In her ‘What’s Next’ address last week, Governor Gretchen Whitmer said one of her top legislative priorities is the passage of the Reproductive Health Act. The bill, if passed, would expand access to abortion care across Michigan.
The Reproductive Health Act, or House Bill 5542, was first introduced by State House Rep. Laurie Pohutskly (D-Livonia) on Nov. 11, 2021. Pohutskly said that this is the third time that Democrats have attempted to pass the bill.
According to Pohutskly, the Reproductive Health act repeals ‘TRAP,’ or targeted regulation of abortion providers, laws that limit access to abortion care put into place after Roe v. Wade.
“Things like the 24-hour mandatory waiting period and really onerous building requirements on any facility that is used to perform abortions,” Pohutskly said. “Things like that that have no basis in actual medicine.”
Some of these regulations include specific hallway and ceiling measurements, H-VAC system, location requirements and mandatory reporting of the abortion to the state government, according to Pohutskly.
Those who seek abortions must wait the 24-hour waiting period. The Reproductive Health Act, if passed, would eliminate this barrier.
“We have people who are having to drive hundreds of miles to access abortion care, we have people who are having to take multiple days off of work because of this mandatory 24-hour waiting period, which really flies in the face of the standard of care that's already in place for abortion and annulment procedures,” Pohutskly said.
The Reproductive Health Act also allows for Medicaid to cover all pregnancy-related expenses, including abortion, further expanding accessibility to abortion.
Planned Parenthood Generative Action at Michigan State has been “key in getting the act introduced in the legislature” by advocating for the Reproductive Health Act since its roots, according to President and chemistry education senior Rylee Warner.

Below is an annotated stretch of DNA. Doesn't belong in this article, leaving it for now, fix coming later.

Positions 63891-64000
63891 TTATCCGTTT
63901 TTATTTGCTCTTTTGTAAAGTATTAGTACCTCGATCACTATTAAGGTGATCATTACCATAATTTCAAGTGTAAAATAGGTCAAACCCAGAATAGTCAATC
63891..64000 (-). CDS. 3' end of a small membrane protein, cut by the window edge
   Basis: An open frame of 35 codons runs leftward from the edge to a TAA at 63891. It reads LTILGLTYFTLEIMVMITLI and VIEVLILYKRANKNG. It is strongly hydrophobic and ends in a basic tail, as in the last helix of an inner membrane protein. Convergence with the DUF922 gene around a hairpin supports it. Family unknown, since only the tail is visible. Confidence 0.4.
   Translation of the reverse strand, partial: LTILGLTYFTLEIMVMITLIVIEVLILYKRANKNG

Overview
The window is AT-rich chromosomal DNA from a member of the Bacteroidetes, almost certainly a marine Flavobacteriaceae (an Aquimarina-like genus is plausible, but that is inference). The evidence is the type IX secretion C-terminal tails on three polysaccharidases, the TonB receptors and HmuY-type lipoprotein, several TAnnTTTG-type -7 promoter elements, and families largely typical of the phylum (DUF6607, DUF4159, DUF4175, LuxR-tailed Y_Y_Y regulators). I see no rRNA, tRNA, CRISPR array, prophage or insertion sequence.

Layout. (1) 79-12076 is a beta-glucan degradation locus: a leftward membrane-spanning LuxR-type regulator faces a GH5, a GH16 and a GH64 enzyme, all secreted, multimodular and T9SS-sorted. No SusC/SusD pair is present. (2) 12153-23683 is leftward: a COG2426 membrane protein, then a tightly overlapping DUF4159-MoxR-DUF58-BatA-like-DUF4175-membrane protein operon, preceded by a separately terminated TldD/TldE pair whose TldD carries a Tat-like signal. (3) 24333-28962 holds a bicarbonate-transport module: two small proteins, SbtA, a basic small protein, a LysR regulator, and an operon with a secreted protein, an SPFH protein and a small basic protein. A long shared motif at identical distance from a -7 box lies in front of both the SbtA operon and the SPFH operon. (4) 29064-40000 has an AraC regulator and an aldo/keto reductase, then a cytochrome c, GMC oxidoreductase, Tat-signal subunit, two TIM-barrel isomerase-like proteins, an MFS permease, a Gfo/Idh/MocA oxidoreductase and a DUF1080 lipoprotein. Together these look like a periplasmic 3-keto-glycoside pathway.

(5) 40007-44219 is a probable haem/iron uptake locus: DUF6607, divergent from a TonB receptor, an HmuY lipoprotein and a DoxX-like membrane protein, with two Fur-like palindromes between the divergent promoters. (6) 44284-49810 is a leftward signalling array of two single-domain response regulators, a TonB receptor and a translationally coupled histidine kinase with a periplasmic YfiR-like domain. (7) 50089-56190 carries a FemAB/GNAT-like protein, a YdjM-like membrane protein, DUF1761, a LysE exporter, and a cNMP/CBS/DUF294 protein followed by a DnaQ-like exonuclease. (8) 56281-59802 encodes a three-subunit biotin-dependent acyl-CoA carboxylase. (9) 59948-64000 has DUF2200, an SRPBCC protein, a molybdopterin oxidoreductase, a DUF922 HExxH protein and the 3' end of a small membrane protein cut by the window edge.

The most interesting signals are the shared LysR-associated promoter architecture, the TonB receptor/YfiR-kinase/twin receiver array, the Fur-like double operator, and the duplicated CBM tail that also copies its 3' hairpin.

“This is something that's going to make abortion access easier in Michigan, and for people who face more extreme barriers than others,” Warner said. “It's something that we really support and really want to advocate for.”
PPGA Secretary and social relations and policy, comparative cultures and politics and Women's and Gender Studies major Mackenzie Lovell said that one of PPGA’s current missions is to educate people about the Reproductive Health Act. She said that the current ‘TRAP’ laws in place are “very unnecessary and costly to abortion providers.”
The question of the validity of the regulations in place has sparked controversy among the pro-life and pro-choice student groups at Michigan State.
Political theory and constitutional democracy and international relations sophomore and member of Protect Life MSU Gabriel Weichert said that the current regulations in place on abortion facilities are necessary.
“I believe it is dangerous for women. One of the things it does is it removes the requirement for abortion facilities to be at the same level of like medical grade as a surgical facility,” Weichert said. “I think we should hold all sorts of medical procedures to that same standard.”
Lovell said that out of the 14 abortion clinics in Michigan, three provide surgical abortions, and all are held to the same regulatory surgical standards.
Weichert said that he believes the 24-hour waiting period is necessary in order to practice informed consent. Informed consent in regard to abortion is defined as “understandable, accurate and unbiased information about abortion services” by the Center for Reproductive Rights.
“With anything in medicine, informed consent is extremely important,” Weichert said. “I also think it's dangerous that the act proposes removing the 24-hour waiting period for an abortion, because I believe that removes the opportunity for someone to think about what they're doing and get informed consent.”
A poll conducted in electorally competitive legislative districts in August demonstrated that 46% of Michigan voters “strongly support” the passage of the Reproductive Health Act. 36% “strongly oppose” the bill.
Rep. Pohutsky said that she predicts that the Reproductive Health Act will pass along party lines.
“There are a lot of places in our state where abortion is not accessible, which means that this right isn't truly a right for everybody,” Rep. Pohutsky said. “That's why it's so important to pass the RHA.”